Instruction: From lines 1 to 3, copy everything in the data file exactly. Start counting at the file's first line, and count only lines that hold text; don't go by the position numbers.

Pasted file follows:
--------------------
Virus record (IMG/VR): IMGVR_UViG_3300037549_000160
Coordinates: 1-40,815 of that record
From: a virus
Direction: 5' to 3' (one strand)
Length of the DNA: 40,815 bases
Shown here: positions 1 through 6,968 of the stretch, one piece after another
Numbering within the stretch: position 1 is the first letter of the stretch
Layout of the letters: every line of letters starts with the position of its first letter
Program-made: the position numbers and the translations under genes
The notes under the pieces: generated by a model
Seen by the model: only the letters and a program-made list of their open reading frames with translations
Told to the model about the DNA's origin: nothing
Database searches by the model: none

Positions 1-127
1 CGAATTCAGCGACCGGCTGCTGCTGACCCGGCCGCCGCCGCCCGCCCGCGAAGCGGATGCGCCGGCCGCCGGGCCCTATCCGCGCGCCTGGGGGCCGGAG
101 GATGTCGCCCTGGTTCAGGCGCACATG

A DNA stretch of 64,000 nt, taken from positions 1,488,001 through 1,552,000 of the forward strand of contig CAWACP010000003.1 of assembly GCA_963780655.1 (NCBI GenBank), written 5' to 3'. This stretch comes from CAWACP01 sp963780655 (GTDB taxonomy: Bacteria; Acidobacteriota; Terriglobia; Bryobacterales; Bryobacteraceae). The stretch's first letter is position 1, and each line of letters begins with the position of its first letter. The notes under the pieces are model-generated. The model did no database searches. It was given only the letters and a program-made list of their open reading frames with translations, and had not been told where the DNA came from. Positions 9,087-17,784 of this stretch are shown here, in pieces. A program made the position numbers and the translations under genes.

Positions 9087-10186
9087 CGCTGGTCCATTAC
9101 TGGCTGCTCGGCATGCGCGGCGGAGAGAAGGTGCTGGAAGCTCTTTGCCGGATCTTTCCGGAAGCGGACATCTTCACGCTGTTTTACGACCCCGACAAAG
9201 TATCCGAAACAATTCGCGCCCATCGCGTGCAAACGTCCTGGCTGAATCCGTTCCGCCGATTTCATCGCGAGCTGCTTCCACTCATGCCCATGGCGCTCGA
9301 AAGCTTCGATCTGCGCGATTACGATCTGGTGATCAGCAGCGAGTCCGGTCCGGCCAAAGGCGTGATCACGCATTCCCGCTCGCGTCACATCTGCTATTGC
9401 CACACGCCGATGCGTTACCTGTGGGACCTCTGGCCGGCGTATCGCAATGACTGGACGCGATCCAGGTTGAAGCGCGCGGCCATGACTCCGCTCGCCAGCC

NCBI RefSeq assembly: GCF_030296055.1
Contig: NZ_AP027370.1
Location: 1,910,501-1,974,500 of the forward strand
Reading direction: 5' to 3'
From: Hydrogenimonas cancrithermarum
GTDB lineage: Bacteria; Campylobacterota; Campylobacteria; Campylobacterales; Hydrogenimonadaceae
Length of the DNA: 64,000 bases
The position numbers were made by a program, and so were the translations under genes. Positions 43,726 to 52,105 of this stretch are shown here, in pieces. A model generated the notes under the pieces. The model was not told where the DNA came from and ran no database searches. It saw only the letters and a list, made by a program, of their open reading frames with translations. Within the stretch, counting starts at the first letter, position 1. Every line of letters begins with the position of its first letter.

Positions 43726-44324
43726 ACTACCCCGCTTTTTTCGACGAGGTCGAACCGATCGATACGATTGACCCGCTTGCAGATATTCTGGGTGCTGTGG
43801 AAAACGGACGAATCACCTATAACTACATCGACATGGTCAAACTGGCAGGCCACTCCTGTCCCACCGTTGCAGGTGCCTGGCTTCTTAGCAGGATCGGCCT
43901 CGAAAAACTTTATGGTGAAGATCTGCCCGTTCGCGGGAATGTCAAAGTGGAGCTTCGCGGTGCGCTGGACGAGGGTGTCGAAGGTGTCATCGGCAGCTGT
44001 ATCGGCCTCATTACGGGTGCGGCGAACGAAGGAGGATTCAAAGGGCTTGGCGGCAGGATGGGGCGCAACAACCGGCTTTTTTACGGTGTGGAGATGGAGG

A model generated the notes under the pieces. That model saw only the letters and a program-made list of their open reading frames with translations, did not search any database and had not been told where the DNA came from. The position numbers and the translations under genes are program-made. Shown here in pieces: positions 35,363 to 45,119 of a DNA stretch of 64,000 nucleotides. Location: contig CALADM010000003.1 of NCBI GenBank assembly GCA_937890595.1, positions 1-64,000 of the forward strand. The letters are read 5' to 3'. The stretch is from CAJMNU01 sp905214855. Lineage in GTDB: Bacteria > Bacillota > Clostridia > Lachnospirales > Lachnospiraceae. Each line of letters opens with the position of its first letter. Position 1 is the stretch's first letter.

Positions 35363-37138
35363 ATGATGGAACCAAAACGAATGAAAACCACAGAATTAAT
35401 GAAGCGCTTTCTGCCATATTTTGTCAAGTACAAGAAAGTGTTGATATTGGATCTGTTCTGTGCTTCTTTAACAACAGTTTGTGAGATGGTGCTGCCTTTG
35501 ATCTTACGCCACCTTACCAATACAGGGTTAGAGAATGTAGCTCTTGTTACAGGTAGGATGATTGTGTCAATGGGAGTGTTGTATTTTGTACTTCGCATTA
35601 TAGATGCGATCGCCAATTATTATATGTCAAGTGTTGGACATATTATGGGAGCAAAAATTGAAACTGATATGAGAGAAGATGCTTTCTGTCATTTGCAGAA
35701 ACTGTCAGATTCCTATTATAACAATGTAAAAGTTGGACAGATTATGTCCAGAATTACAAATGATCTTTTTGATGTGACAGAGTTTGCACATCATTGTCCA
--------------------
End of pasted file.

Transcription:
Virus record (IMG/VR): IMGVR_UViG_3300037549_000160
Coordinates: 1-40,815 of that record
From: a virus